Listen up!

Rev. Tim Pettey

Rev. Tim Pettey

by Rev. Tim Pettey

I would like to share some insights using the SOAP method of Bible study and journaling. I learned this tool from the writings of pastor and author Wayne Cordeiro and his Life Journal method of devotions.

Here is a short explanation of SOAP.

S stands for Scripture - write out the verse or verses you choose from your daily Bible reading.

O stands for Observations - write what you see in the scripture. Commands? Promises? Comfort? Correction?

A stands for Application - write how you will be different today because of what you just read.

P stands for Prayer - write out your prayer of response to God.

Scripture - Deuteronomy 6:4-5 (New English Translation)

Listen Israel: The Lord is our God, the Lord is one! You must love the Lord your God with your whole mind, your whole being, and all your strength.

Observations - These verses make up the Hebrew Shema which comes from the word translated here “Listen.” It was the summary of Jewish belief and what Jesus quoted when asked for the greatest commandment (Matthew 22:37-38). “The Lord is one” can be translated “alone” or “unique.” “Alone” would emphasize that God is to be the sole object of our devotion. “Unique” would emphasize the Lord as superior to any other “gods;” and as such, the only one worthy of worship. In recognition of the Lord as “one,” our response is to love. This is not a word of emotional attraction and attachment, but a word of covenantal commitment and obedience. That commitment begins in the mind, permeates our whole being, and is demonstrated in our actions.

Application - God is the only person or thing that is worthy of my commitment of worship. God should be my first thought each day. God should permeate every aspect of my being; so relegating God to some religious “part” of my life is to compartmentalize my life in a way God never intended. Relegating God to an “hour of worship” is to minimize my proper sacrifice of worship—the presentation of my entire life as a living sacrifice (Romans 12:1). To limit my commitment to something “spiritual” and separated from physical obedience that shows up in the actions of day to day living is a gnostic dualism that does not match the biblical picture of human-ness as a complex unity. The loving commitment in worship must be one as God is one—thoughts, being, and actions. That is the proper response of worship I am called to. So Shema…listen up!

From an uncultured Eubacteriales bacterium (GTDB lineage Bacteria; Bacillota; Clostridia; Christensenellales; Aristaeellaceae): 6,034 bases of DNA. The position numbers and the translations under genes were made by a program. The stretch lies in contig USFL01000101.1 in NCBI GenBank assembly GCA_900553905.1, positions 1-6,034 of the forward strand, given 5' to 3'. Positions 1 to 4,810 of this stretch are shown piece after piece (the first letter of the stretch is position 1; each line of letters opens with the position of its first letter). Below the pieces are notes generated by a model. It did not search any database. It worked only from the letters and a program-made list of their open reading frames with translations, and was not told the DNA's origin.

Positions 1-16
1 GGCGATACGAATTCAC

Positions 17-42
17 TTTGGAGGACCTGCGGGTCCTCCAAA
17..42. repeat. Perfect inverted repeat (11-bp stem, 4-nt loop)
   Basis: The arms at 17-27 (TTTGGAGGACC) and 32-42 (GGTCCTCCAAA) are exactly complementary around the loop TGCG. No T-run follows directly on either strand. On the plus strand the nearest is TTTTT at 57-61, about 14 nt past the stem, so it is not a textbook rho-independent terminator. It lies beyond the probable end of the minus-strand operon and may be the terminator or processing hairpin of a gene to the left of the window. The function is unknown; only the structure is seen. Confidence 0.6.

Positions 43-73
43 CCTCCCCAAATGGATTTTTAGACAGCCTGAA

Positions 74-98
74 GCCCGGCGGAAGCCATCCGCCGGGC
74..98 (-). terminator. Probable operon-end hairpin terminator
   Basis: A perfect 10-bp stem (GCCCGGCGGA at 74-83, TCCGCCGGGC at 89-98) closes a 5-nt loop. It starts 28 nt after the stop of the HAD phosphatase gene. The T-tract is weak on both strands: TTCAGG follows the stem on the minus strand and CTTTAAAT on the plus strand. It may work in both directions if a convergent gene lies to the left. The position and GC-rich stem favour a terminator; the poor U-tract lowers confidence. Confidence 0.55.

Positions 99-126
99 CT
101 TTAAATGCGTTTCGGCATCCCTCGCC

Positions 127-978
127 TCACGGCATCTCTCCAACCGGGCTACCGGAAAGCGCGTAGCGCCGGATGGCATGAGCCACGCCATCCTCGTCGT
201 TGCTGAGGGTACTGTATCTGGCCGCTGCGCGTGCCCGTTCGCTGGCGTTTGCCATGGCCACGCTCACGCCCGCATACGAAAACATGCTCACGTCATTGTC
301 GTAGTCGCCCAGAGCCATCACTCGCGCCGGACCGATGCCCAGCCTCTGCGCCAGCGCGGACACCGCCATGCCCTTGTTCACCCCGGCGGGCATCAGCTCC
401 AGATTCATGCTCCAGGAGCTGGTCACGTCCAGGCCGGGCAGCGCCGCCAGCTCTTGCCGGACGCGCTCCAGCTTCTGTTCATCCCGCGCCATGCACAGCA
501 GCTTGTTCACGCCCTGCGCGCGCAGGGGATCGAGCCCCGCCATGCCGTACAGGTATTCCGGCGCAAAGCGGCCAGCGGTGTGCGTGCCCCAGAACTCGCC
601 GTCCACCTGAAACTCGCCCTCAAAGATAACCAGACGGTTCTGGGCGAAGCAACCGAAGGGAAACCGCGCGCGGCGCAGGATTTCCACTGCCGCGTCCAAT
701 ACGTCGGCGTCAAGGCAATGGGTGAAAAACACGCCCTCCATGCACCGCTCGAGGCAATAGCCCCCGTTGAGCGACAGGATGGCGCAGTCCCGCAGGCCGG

Prayer - Abba, you have called me to respond to your oneness with oneness of commitment—thoughts, being and actions. Forgive me for the times I have mindlessly engaged in rituals. Forgive me for compartmentalizing my life and giving you access only to the “parts” I am ready to release. Forgive me for ignoring my obviously sinful actions as if they are not real—as if they are not examples of my continued rebellion. The only right response to your oneness is a fully united commitment of love—mind, being and strength. Let my worship be ever more whole and complete.

‑ Rev. Tim Pettey is pastor of the Sunnyside First Baptist Church.


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